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Necroptosis is a form of programmed necrosis that is mediated by various cytokines and pattern recognition receptors (PRRs). Cells dying by necroptosis show necrotic phenotypes, including swelling and membrane rupture, and release damage-associated molecular patterns (DAMPs), inflammatory cytokines, and chemokines, thereby mediating extreme inflammatory responses. Studies on gene knockout or necroptosis-specific inhibitor treatment in animal models have provided extensive evidence regarding the important roles of necroptosis in inflammatory diseases. The necroptosis signaling pathway is primarily modulated by activation of receptor-interacting protein kinase 3 (RIPK3), which phosphorylates mixed-lineage kinase domain-like protein (MLKL), mediating MLKL oligomerization. In the necroptosis process, these proteins are fine-tuned by posttranslational regulation via phosphorylation, ubiquitination, glycosylation, and protein-protein interactions. Herein, we review recent findings on the molecular regulatory mechanisms of necroptosis.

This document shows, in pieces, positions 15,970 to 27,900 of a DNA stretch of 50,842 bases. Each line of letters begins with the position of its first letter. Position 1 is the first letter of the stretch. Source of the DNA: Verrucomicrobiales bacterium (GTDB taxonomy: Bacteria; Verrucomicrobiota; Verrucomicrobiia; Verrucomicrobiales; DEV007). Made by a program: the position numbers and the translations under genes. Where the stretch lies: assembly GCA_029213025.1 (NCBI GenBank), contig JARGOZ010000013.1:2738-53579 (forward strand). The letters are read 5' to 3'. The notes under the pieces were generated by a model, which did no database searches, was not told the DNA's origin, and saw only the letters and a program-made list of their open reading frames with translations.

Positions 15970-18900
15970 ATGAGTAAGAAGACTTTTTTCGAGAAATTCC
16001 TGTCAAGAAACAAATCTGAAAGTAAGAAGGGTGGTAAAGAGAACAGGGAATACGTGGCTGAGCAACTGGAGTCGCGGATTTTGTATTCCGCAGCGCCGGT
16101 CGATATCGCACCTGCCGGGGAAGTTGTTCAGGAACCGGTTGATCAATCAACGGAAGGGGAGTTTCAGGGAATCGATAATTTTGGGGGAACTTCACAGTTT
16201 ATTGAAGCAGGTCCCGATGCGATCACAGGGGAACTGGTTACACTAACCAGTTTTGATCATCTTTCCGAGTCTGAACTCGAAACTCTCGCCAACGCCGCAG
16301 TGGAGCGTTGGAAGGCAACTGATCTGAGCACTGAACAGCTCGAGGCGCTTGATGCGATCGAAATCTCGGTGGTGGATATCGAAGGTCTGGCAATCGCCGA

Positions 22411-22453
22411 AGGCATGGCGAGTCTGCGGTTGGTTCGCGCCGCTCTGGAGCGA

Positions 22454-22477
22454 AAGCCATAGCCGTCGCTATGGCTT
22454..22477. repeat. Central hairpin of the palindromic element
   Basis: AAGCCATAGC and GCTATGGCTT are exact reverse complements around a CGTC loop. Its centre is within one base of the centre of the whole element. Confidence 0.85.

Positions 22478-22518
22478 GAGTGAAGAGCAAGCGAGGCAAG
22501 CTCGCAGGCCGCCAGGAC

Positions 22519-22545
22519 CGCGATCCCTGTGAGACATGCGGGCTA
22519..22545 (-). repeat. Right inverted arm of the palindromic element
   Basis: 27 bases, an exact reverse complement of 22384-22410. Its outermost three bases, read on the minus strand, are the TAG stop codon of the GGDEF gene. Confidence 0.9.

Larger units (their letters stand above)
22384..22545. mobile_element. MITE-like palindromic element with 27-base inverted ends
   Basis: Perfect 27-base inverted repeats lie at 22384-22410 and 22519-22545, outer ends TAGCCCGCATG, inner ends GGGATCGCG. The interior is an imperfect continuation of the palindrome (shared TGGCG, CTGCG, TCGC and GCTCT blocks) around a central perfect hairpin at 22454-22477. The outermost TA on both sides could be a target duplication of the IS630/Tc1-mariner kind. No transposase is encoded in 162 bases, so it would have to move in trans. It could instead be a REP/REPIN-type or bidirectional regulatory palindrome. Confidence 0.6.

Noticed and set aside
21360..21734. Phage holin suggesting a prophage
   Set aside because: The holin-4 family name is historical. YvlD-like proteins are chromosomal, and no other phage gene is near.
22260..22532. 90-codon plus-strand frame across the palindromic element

Jinho Seo, Young Woo Nam, Seongmi Kim, Doo-Byoung Oh, Jaewhan Song. Necroptosis molecular mechanisms: Recent findings regarding novel necroptosis regulators. Experimental & molecular medicine. 2021 Jun;53(6):1007-1017

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PMID: 34075202

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